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Police Inspector opens up about his own mental ill health to raise awareness

Inspector Craig Nolan is telling his story as part of Time to Talk Day. Credit: BPM Media

An inspector for Nottinghamshire Police has opened up on his mental health struggles to show others they are not alone.

As part of Time to Talk Day on Thursday, February 6th Inspector Nolan is sharing his story of childhood trauma and how he received counselling through the force.

Inspector Craig Nolan believes everyone, including police officers, have their own struggles and recognises the importance of speaking out.

He said:

“If you don’t talk to people, they can’t read your mind.

“Our officers are sorting out people’s lives but they also have their own challenges.”

– Inspector Craig Nolan

Inspector Nolan joined the police force for a personal reason and although he says this gave him empathy and the drive to help others, he found other people’s problems brought up difficult emotions of his own.

Inspector Nolan, 47, said:

“Growing up, I had a difficult childhood.

"I thought it was normal, but I noticed that my friend’s lives were a lot calmer and less fearful than mine was.

"I joined the police to stop other children from going through the trauma that I had gone through.”

– Inspector Craig Nolan

Inspector Nolan is a larger than life character who says he is "always the loudest person in the room".

But while working on a case involving a young boy, Inspector Nolan's mental health took a turn and past memories began to bubble up.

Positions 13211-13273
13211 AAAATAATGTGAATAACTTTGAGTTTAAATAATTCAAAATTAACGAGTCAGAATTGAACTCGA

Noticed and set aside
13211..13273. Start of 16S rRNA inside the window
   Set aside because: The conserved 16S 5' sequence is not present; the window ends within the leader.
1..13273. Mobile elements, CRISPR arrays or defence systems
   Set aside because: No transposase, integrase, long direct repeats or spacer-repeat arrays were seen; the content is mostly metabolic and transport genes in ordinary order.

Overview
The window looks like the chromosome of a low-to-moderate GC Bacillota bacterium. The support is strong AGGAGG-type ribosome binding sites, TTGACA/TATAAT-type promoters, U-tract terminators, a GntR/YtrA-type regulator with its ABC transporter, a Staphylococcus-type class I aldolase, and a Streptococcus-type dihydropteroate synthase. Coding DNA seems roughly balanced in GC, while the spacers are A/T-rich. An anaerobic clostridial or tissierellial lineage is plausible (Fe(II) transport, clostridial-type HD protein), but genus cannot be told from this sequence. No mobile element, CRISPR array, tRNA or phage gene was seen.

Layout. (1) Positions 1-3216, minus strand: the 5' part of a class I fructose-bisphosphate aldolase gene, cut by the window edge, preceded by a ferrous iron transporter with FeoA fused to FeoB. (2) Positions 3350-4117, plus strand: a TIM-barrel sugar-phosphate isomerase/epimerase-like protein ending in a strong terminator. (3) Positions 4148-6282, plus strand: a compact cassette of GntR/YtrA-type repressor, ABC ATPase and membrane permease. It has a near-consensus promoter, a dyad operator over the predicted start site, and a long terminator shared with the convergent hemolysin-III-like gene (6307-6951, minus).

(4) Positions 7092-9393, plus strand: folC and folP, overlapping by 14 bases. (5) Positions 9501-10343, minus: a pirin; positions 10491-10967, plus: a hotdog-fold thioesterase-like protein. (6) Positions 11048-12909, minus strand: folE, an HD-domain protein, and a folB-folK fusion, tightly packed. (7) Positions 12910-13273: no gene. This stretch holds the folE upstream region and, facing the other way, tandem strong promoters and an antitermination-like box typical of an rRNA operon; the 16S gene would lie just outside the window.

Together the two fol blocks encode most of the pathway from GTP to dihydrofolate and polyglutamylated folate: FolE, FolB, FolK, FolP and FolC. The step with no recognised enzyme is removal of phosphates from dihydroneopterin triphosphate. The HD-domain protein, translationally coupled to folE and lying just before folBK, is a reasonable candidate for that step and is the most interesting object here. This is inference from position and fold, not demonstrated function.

“I dealt with a case where a young boy was in a situation similar to what I had gone through”, he said.

“I thought ‘this is exactly why I’m here.’ But afterwards it sent me into a crash – so many memories I had hidden away started to come out.

“My behaviour at work was changing, I was less patient, less happy and I was drinking more.

"I’m always the loudest person in the room and my sergeant noticed something was wrong. That’s when I first had counselling through the police.

“When I saw the therapist all the emotions from the past were coming out. I was a mess, crying and shaking.

"So I had to develop a coping strategy. I was confident but I was scared.

"I’m a big guy and I’ve always tried to build a shell around me so I can’t be hurt.

“Part of the trauma from my childhood was me thinking I’m not good enough and that I can’t achieve anything.

"I’m constantly trying to prove to that inner demon that I’m better than that.”

– Inspector Craig Nolan

Inspector Nolan says he understands why men in particular might find it more difficult to speak out when they are struggling.

He said:

“As men we tend to be very quiet and just get on with it, because it’s seen as a strength to be able to control our emotions.

“It’s getting better – I think we’re talking more. I never would have spoken about this ten years ago.

"In the police we’ve come to a point now where we care so much for each other that those walls are being knocked down.”

– Inspector Craig Nolan

There is support for police officers who have dealt with difficult incidents, but Inspector Nolan feels it is also important to create a caring workplace where people feel able to be open.

“I’ve created an environment where people in my team want to talk to me. Had I not had the support myself, I might not have seen the value in doing that.

Whether you’re a police officer or not, the help is there. “I’m certain that with this change in culture, more and more people will seek support to help them through the chaos that life sometimes throws at us.”

– Inspector Craig Nolan

Time to Talk Day is held by the mental health charity Time to Change and aims to encourage conversations around mental health.

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